Explore Together (indoors): Skin Colors

  • camera
  • crayons (multicultural skin tones)
  • objects from Colors of Us (piece of caramel, cinnamon stick, apricot, etc.)
  • paints (multicultural skin tones)
  • paper
  • pencils
  • plastic plates
  • items named in the book (a piece of caramel, jar of cinnamon, apricot, etc.)
  • blend
  • color
  • darker
  • lighter
  • mix
  • shade

MA Standards:

Language/L.PK.MA.5.a: Demonstrate understanding of concepts by sorting common objects into categories (e.g., sort objects by color, shape, or texture).

Head Start Outcomes:

Science Knowledge/Conceptual Knowledge of Natural and Physical Worlds: Observes, describes, and discusses living things and natural processes.
Science Knowledge/Scientific Skills and Method: Collects, describes, and records information through discussions, drawings, maps, and charts.

PreK Learning Guidelines:

English Language Arts/Language 2: Participate actively in discussions, listen to the ideas of others, and ask and answer relevant questions.

Explore Together (indoors): Skin Colors

© Commonwealth of Massachusetts, Department of Early Education and Care (Jennifer Waddell photographer). All rights reserved.

STEM Key Concepts: There are many different colors; A color can have many different shades (from very light to very dark); White paint mixed with a color makes a lighter shade of the same color; Black paint mixed with a color makes a darker shade of the same color; Two or more colors can be combined to make a new color 

ELA Focus Skills: Follow Directions, Speaking and Listening, Vocabulary 

Display multicultural skin-colored crayons and paints.

  • Examine them with children as you read and discuss the names on each label.
  • If available, use sample objects of color names to help children visualize the true color, for example hold up an apricot when discussing the apricot color. Ask questions such as,
  • Do you see anything in this room that looks like this “mahogany brown” crayon color?
  • This shade of brown is lighter than that shade of brown. How could we make the color a lighter shade of brown?

Tell children you want them to find the crayon (paint) that most closely matches the color of their own skin.

  • Explain that they might find a color that is close to the color of their skin, but not exactly; if so, have them gather a group of crayons to represent the mix of colors in their skin color.
  • Demonstrate for children by saying, This color is almost the color of my skin color, only it’s a little darker. If I wanted to make it more like my skin color, what colors would I need to mix (or blend) it with? Encourage children to demonstrate.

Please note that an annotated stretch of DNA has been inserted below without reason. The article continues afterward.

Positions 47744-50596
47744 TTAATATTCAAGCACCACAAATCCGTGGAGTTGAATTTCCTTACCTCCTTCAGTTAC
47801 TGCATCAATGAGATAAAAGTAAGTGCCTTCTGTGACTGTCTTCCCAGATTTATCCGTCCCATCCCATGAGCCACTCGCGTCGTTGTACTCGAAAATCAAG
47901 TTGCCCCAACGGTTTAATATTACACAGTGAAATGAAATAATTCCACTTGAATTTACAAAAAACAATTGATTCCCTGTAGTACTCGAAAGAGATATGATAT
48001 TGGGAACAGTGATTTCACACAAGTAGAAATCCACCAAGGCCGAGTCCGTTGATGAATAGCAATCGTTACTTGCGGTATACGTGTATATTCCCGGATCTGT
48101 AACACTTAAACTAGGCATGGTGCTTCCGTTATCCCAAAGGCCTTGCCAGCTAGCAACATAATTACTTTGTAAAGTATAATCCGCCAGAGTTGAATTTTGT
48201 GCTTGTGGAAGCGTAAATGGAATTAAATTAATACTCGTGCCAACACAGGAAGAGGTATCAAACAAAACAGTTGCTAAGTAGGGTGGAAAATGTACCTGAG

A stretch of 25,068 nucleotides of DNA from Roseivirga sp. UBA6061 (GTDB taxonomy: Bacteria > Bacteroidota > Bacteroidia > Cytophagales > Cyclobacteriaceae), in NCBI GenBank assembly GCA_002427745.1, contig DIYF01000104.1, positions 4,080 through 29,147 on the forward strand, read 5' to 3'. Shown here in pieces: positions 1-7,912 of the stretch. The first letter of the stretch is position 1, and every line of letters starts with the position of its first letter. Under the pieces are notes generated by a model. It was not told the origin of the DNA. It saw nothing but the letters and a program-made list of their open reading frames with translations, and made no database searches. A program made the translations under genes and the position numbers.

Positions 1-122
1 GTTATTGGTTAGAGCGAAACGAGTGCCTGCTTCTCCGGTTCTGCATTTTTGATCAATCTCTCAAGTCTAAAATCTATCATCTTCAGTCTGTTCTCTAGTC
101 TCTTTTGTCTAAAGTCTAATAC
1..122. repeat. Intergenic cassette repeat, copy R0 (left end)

Allow children to freely explore blending their skin tones with the crayons or paints. Take photos, or allow children to take photos of their explorations.

  • When children have skin tone colors they are satisfied with, give them a square of paper to fill in with their skin color. Tell children they will take the square home with them.
  • Then give them a sheet of paper and help them trace one of their hands on it. Then, have them color in their hand by blending the crayons (or mixing the paints) until they match their skin color.
  • Encourage children to invent names for the color of their skin. Foods are often a good inspiration, for example, “milkshake brown” or “honey gold.” Help children write their color names on their work, using this sentence stem: <Katrina’s> skin color is called                 .

Reflect and Share Together
Review and enjoy the color names children have invented. Share the photographs of children's explorationsa and facilitate a discussion about their experience by asking questions such as,

  • Was it easy or difficult to match your skin color? Why do you think so?
  • If you didn’t find a color to match your skin color, how did you change it to make it match your skin tone more closely?

Then let children arrange their hand drawings from darkest to lightest in a display labeled “We Work Hand-in-Hand.” Take a photograph of the finished product.

Take It Further: Have children bring home the sample of their skin color they blended (mixed). Tell them to see if the skin color is the same as the color of members of their family. Remind children tht every family is different, some families have skin colors that are alike and other families have very different skin colors. 

Educator Tip: You may want to make color copies of the photo of the hand drawings and send it home with children.

Adaptation: For younger children or larger groups, or if you have limited crayons, create one large outline of a hand that children can work on together. Children can color individual squares of skin colors and glue them on to fill the outlined hand one or two at a time. Name it “The Colors of Us.”

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